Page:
Our last activity before blasting back down river is to follow some party boats into a very narrow entryway into a larger pond. As we near the torn and jagged ends of the elephant grass wall, sticking out menacingly like punji sticks--obviously hit numerous times by numerous others, we see why as we smash into them too; pushed there by the fierce river current. We check our rooftop canvas to make sure we sustained no damage and then note the mess of debris we’ve acquired. Oh well, we’ll be sure to blow that out! Hidden away on this small lake, tucked well back into an inlet with parking for only one boat is a perfect sand beach surrounded by rock walls. It would make a secretive camp spot; of course it is taken on this day (so I felt it too intrusive to snap a picture), but we’ll be back someday to hide away there ourselves.

We’ve immensely enjoyed our short time exploring the Colorado River; its call is very alluring. Given its length and numerous sloughs and backwaters, it never really feels crowded despite the crowds on weekends. Weekdays we have it virtually to ourselves. It is a wonderland worth exploration and we’re happy that we have the boat here now to do so. The natural beauty of the area is stunning and we would encourage everyone to take the opportunity for a visit if you are in the area. Boat rentals are available at Martinez Lake, including houseboats.

Friday, June 18, 2010

Arizona Summer Sunsets

We decide to 4 wheel drive up in the hills above our lot again, to catch another sunset. The best Arizona sunsets are always in winter or when there are some clouds available, but today we’ve had smoggy air due to the burning of trash that they do in Mexico, a scant 30 miles away. We figure with the haze we should at least have some vivid enhancement of color.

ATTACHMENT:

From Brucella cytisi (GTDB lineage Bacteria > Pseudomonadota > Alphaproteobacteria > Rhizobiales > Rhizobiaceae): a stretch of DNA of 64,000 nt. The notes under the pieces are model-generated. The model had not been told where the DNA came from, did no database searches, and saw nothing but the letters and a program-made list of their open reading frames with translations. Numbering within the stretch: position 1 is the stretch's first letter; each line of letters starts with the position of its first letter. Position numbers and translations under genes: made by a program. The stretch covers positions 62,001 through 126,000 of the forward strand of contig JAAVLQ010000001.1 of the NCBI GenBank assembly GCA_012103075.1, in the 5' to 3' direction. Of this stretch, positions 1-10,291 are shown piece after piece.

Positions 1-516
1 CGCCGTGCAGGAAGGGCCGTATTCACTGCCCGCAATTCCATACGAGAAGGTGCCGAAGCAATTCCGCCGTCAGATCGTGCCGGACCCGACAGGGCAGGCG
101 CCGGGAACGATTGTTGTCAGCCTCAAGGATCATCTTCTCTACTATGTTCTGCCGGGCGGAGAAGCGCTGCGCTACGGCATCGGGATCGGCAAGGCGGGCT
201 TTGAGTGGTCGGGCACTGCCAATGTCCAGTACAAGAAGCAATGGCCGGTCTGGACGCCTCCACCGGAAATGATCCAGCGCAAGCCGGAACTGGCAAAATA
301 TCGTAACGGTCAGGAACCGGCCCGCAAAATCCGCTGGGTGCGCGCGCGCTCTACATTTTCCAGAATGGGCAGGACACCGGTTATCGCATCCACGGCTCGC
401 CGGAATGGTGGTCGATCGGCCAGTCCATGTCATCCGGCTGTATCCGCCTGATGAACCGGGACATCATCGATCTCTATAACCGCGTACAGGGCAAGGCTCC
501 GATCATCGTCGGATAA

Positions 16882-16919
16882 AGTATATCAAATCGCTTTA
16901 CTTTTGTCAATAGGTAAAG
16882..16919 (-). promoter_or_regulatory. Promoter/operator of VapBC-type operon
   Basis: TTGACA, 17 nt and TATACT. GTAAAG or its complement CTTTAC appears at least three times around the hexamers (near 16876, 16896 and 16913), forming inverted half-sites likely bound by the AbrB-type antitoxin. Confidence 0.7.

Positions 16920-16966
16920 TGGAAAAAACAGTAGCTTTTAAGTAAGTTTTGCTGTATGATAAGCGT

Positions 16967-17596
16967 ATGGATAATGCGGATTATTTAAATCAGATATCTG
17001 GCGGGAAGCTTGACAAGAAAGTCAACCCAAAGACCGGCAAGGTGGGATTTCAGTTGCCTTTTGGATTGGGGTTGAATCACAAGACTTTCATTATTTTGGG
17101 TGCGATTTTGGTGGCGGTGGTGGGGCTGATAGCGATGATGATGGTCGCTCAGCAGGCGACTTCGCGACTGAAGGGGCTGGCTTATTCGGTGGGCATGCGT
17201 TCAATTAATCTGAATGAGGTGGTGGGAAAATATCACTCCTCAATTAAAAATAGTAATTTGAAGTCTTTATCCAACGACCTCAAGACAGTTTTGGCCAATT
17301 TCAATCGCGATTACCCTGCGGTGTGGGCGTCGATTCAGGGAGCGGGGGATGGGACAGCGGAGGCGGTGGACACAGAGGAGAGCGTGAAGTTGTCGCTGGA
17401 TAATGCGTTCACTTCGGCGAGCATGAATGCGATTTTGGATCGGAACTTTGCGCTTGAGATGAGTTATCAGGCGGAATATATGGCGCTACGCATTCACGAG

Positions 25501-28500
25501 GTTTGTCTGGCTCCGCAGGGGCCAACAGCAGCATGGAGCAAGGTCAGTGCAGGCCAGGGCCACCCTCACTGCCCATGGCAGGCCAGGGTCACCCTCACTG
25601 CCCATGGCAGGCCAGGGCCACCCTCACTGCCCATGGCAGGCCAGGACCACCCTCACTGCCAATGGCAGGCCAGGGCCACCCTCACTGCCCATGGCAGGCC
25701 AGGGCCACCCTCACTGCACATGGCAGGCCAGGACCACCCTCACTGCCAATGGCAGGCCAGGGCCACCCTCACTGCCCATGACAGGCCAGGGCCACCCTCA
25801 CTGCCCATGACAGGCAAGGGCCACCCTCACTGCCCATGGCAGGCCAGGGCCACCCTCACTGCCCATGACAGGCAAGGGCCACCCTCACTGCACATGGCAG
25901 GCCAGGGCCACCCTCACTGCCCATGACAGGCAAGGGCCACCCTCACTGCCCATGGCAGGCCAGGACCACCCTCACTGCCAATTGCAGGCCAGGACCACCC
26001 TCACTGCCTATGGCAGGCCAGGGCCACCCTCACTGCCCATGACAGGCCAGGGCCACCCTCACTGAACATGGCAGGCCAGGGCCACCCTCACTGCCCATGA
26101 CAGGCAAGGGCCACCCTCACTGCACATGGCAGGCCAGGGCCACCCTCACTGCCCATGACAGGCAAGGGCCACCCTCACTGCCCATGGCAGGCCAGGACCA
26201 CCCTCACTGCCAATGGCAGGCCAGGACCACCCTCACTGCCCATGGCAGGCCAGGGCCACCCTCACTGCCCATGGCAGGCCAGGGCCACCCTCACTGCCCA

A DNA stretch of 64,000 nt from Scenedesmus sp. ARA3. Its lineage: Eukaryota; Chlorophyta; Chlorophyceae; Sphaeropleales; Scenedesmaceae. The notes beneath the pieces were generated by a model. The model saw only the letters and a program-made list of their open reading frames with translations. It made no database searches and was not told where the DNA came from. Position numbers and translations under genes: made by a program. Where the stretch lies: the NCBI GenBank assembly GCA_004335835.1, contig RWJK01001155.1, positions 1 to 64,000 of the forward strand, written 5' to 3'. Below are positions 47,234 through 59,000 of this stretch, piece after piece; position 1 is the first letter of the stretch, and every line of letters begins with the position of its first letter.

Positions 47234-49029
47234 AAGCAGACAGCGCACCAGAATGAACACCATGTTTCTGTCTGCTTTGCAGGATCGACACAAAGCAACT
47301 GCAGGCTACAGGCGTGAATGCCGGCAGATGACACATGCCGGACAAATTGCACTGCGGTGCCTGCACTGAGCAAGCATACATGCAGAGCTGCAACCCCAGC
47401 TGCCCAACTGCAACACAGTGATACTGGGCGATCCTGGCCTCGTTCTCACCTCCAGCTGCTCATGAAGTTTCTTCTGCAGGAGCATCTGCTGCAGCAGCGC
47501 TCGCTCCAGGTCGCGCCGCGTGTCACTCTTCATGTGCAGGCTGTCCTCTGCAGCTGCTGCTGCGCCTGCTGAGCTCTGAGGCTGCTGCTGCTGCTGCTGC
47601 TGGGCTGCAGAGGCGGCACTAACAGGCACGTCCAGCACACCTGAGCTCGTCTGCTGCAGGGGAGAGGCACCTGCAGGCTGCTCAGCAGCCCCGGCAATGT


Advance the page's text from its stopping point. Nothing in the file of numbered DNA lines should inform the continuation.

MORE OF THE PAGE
We pick another trail this time but it still has some rough steep spots before bringing us to a flattened area with a couple of fire pits people have built over the years. It’s very quiet; other than the wind, we hear nothing beyond our own muted voices as we wander around taking pictures. At some point it looks as though the BLM had information on a hike that starts from this area which appears to climb the mountain and then disappears. Some idiot decided that the sign would make a better target and has needlessly destroyed someone’s hard work. We do note that the hike might be worth doing in the cooler and snakeless weather of winter.

As the skies turn dusky and grey, the far mountains disappear into a hazy profile. Far away, Pichaco Peak will appear only on maximum zoom with my camera. We try photographing the bats flying low out of the mountains but never manage to catch them on camera as anything but an unrecognizable smudge in the sky, but they entertain us as we wait for sunset.

As a giant glowing ball gliding towards earth the sun seems to move in slow motion until it’s blinding light touches a piece of distant landscape, then the descent seems to hasten all at once, giving the impression that the sun is literally dropping from the sky. I snap picture after picture and post them here with no enhancements or changes to the original as the glowing orb made its final and last impression on this day that it will never see again.